response to the horrific murder of David Kato in Mukono, Uganda.

We join him in saying that no one should have to live in fear because of the bigotry of others.

We reiterate that ‘the victimisation or diminishment of human beings whose affections
happen to be ordered towards people of the same sex is anathema to us’ (Primates Meeting
2005).

We reaffirm that ‘any demonising of homosexual persons, or their ill treatment, is totally
against Christian charity and basic principles of pastoral care’ (The Windsor Report).

We call on all our people to minister pastorally and sensitively to all irrespective of sexual
orientation and condemn irrational fear of gay people (1998 Lambeth Conference).

Yes, it did go that far. And, they were spitting fire.

The church in Uganda may cozen with hatred, preach it, and throw us out. But, the parent church had something else to say about this.

Now, to this 'Church basher', I am in a dilemma.

Should I continue bashing the church? Clearly, these primates people are Orombi's equal. Did I mention that the Bishop of Mukono is supposed to have come out supporting the homophobic preacher at Kato's funeral? And condemning Bishop Ssenyonjo for daring to show some love to us sinners?

Guess I owe some people an apology.

Or, do I?

I will always remain yours truly,

gug

4 comments:

Gay Nairobi Man said...

I saw the video of the funeral on You-tube and although I don't understand Luganda, I managed to understand what was going on.

Isnt it irony that the same people who brought Christianity to us embrace us and their students hate us?

Leonardo Ricardo said...

I think you need not apologize for your thinking/beliving--the reality of the situation is that there are many wholesome priests and then there are bigots, greedy thieves and politicos that sometimes appear to be ¨relgious¨people--you know all of that already...some folks are more acceptable as leaders and friends than others--I stay as close as I can to people I feel comfortable with and sometimes even admire (in terms of personal character that is revealed by their real actions and not by what they say)--afterall, we all, religious or not, know how to portray ¨good character¨-- some portray it and some have lots of it. Apologizing to ¨Christians¨ because you´ve been offended by Ssempa, Lively, Orombi (and yes even Museveni and Janet) isn´t called for--but not labeling the whole denomination based on the wild plots of the Mufti or the Archbishop would help you see better...there is sooo much bullshit in the U.S.A. (you know that you´ve had some of our less-than sane Evagelical operatives) and in Uganda (Anglican priest Fr. Erych and Patricia Kasirye, formerly of Uganda Integrity, are out and out con artists who operate for +Orombi--makes me wonder about any connection to David Kato as I understand someone was trying to get airplane tickets out of Uganda a few weeks before his death from him--The Kasirye´s tried that same ¨con¨ with me too a few years ago).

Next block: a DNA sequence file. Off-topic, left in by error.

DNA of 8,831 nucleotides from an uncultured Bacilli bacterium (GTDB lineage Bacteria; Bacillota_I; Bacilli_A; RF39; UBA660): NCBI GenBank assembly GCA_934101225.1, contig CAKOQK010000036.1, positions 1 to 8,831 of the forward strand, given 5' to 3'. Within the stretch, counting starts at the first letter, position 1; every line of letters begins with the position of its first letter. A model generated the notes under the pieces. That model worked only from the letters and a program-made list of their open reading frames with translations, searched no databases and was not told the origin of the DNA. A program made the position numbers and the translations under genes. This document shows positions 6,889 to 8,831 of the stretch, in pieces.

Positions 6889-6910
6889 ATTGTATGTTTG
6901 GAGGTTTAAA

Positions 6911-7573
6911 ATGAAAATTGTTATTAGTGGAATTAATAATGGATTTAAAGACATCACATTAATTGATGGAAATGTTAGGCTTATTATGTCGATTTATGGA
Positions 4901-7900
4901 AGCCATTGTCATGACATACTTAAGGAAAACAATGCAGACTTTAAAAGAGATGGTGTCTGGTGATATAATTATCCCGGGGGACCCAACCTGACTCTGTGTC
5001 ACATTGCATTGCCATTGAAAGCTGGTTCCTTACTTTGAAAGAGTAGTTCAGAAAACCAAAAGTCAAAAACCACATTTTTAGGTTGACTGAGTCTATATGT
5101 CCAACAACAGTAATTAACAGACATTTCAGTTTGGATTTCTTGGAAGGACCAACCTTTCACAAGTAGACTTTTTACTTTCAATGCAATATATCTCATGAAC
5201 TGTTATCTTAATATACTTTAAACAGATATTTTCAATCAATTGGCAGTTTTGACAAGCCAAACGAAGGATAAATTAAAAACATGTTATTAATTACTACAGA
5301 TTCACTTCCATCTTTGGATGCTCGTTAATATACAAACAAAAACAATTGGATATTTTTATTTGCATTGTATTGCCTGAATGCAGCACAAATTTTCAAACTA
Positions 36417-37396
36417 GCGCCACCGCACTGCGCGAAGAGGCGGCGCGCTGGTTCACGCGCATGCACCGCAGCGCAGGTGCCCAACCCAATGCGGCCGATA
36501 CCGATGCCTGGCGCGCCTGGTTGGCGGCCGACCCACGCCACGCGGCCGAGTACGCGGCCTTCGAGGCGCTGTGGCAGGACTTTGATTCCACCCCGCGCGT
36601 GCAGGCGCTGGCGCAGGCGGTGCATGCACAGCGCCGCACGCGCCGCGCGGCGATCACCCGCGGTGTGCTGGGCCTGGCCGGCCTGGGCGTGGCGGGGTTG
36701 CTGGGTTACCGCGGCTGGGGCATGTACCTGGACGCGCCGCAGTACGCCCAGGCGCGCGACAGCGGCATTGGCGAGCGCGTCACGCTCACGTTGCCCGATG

No, my thought is to only apologize when you´ve made a mistake regarding your individual real actions or words that are off base-- I certainly have no intention of apologizing to Orombi for all the mischiefmaking he has done--the man is a opportunist and a pompus sneak...I´m afraid, like me, you and everyone else he will have to be accountable for his vile incorrect actions directed against innocents...plain bad judgment on his part.

Karen said...

I think you have been more than fair--and I am Christian. I agree that it is appropriate to apologize only if you have made the mistake. If you discover you have castigated the wrong person then yes. But I have read your blog long enough that I don't think you would need anyone to tell you that. Christians do not deserve an apology because you have clearly pointed out how badly some of them have behaved.

Linda said...

My husband and I hosted Bishop Christopher during his 2 visits to the USA. We are not Episcopalians but when our gay Episcopalian friends told us about the antigay bills in Uganda, we offered to help. We came to know and love the 79-year-old bishop and were touched by his deep faith in God and his compassion for LGBT people in Uganda. He is setting up educational and vocational training programs that help women widowed by AIDS, children orphaned by AIDS, and people fired from jobs because of their sexual orientation. He spoke twice at the UN and White House about the danger posed by the antigay bill. He is a sincere, gentle man who preaches love and understanding. If ever there was a man of God, Bishop Christopher is that man. May he have great success with his projects and may God bless him and the LGBT people of your beautiful country.